The increasing amount of pressure being put on governments, including at the local and regional levels, to spend within the means available to them more effectively and efficiently, has elevated the role of output indicators in budgeting, financial and performance processes. A 2006 study of 17 North-Western European municipalities, set up within the Department of Public Administration at the Erasmus University Rotterdam has shown that only very modest progress has so far been made in the effective use of output indicators. The road to greater output orientation is one of perseverance. The challenges are many: information overload, cost allocation issues, unclear means-end relationships, the problem of joint products, etc. Nevertheless further investments to affect a shift from input to process, from process to performance or even from performance to outcome may be rewarding. After all, there are examples of this: York and Bath in Great Britain. Copyright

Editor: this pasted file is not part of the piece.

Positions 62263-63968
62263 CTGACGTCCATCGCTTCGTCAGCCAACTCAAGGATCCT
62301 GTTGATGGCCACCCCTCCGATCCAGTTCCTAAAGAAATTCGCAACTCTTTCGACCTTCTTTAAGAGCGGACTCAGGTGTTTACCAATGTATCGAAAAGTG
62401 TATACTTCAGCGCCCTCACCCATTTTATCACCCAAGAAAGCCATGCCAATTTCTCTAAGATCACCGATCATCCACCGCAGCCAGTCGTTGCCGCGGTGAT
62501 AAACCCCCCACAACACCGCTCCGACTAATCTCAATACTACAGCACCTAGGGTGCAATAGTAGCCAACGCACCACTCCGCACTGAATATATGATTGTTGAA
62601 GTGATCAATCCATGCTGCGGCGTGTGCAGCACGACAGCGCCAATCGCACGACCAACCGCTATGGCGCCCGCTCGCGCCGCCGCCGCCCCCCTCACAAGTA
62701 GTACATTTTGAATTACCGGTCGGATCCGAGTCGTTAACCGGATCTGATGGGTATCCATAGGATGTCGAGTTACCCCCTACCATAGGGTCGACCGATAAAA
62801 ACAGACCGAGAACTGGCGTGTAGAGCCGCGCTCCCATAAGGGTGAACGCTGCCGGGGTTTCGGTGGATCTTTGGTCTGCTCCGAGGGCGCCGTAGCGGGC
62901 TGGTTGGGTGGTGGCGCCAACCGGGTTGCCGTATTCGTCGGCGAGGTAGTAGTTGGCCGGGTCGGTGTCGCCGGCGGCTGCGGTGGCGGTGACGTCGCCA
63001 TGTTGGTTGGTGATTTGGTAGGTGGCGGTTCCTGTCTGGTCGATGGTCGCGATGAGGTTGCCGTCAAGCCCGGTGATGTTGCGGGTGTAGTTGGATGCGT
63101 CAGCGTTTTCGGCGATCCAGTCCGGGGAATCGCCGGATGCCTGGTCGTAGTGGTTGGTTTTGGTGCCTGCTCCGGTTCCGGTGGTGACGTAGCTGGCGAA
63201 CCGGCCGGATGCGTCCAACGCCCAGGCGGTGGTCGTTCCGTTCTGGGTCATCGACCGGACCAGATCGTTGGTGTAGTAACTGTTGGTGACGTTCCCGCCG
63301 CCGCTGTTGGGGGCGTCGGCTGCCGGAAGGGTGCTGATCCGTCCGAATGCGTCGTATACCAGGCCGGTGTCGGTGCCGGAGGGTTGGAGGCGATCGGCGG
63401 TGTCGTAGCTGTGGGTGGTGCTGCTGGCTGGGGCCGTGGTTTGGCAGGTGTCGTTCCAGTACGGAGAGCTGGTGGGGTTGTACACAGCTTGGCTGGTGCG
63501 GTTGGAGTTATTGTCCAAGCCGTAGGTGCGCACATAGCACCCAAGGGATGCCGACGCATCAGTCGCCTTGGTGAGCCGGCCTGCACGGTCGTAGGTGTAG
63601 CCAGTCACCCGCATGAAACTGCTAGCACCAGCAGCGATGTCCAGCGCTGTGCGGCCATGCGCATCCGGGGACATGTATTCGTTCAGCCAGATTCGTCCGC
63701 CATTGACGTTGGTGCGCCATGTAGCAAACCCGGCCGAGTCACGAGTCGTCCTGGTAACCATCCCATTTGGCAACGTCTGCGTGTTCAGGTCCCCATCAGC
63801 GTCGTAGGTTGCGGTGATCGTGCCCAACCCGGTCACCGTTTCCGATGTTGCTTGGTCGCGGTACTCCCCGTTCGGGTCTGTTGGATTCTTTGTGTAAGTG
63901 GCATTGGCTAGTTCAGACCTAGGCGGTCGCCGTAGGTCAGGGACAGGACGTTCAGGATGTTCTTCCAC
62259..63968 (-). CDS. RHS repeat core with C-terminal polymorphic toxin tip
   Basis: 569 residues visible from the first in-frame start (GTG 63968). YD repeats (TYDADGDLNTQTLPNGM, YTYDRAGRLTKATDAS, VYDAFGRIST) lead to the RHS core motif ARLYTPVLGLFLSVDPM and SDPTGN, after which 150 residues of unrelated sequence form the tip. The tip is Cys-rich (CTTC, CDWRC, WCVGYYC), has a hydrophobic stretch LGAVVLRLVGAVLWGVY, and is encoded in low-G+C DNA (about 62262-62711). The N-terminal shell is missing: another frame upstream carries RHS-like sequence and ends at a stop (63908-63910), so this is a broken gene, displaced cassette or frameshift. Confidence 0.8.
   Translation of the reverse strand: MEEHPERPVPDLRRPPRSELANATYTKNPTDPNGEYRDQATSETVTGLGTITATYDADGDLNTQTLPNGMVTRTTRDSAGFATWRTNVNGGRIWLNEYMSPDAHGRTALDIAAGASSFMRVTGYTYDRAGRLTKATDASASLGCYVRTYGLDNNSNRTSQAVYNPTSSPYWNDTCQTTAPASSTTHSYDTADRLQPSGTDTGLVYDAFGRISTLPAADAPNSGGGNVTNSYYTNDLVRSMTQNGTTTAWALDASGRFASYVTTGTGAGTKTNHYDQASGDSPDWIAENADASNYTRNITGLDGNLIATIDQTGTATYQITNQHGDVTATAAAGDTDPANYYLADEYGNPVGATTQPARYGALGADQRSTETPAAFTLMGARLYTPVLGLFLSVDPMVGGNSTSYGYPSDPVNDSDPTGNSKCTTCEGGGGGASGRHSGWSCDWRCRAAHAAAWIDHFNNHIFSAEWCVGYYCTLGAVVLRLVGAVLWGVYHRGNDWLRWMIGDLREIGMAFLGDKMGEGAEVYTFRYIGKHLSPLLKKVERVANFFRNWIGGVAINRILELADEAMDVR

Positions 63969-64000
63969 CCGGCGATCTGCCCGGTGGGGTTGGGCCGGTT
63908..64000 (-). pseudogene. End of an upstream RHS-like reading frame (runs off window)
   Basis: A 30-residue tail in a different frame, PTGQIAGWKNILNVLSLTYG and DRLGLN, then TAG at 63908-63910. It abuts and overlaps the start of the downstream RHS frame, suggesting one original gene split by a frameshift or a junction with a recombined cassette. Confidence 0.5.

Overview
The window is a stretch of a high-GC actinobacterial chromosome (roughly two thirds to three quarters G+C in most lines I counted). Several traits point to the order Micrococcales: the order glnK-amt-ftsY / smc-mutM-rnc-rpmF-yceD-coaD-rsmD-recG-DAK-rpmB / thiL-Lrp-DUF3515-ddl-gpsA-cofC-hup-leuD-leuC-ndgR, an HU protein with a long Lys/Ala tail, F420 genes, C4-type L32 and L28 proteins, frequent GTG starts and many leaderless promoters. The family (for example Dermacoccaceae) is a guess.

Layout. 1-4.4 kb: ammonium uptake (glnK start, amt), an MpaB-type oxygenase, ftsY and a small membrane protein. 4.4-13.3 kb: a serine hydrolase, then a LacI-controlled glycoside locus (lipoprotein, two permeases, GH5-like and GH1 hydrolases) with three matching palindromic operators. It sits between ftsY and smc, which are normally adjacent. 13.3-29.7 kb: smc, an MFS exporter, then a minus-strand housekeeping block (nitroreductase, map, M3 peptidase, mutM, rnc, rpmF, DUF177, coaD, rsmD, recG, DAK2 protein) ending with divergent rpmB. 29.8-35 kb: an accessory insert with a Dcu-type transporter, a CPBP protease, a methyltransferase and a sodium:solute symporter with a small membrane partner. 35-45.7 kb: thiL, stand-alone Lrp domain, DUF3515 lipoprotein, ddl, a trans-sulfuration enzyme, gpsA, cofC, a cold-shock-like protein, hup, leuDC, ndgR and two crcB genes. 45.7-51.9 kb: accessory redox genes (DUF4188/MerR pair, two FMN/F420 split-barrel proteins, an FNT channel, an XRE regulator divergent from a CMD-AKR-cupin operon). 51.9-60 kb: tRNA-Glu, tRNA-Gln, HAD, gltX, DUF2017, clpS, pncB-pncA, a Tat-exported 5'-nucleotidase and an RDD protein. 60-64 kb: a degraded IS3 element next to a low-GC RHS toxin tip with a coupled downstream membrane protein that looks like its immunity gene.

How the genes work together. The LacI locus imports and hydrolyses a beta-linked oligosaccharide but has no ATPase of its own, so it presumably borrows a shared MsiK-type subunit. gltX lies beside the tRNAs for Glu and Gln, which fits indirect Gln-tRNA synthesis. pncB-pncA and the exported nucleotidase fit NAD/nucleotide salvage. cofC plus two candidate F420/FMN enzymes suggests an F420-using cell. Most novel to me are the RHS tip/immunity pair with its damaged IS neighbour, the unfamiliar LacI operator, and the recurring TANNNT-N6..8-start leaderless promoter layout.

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International Journal of Public Sector Performance Management
Department of Public Administration

Klaassen, H. (2010). Local budgeting and the process of providing an account from a comparative perspective: A comparison of progress made. International Journal of Public Sector Performance Management, 1(4), 390–408. doi:10.1504/IJPSPM.2010.033228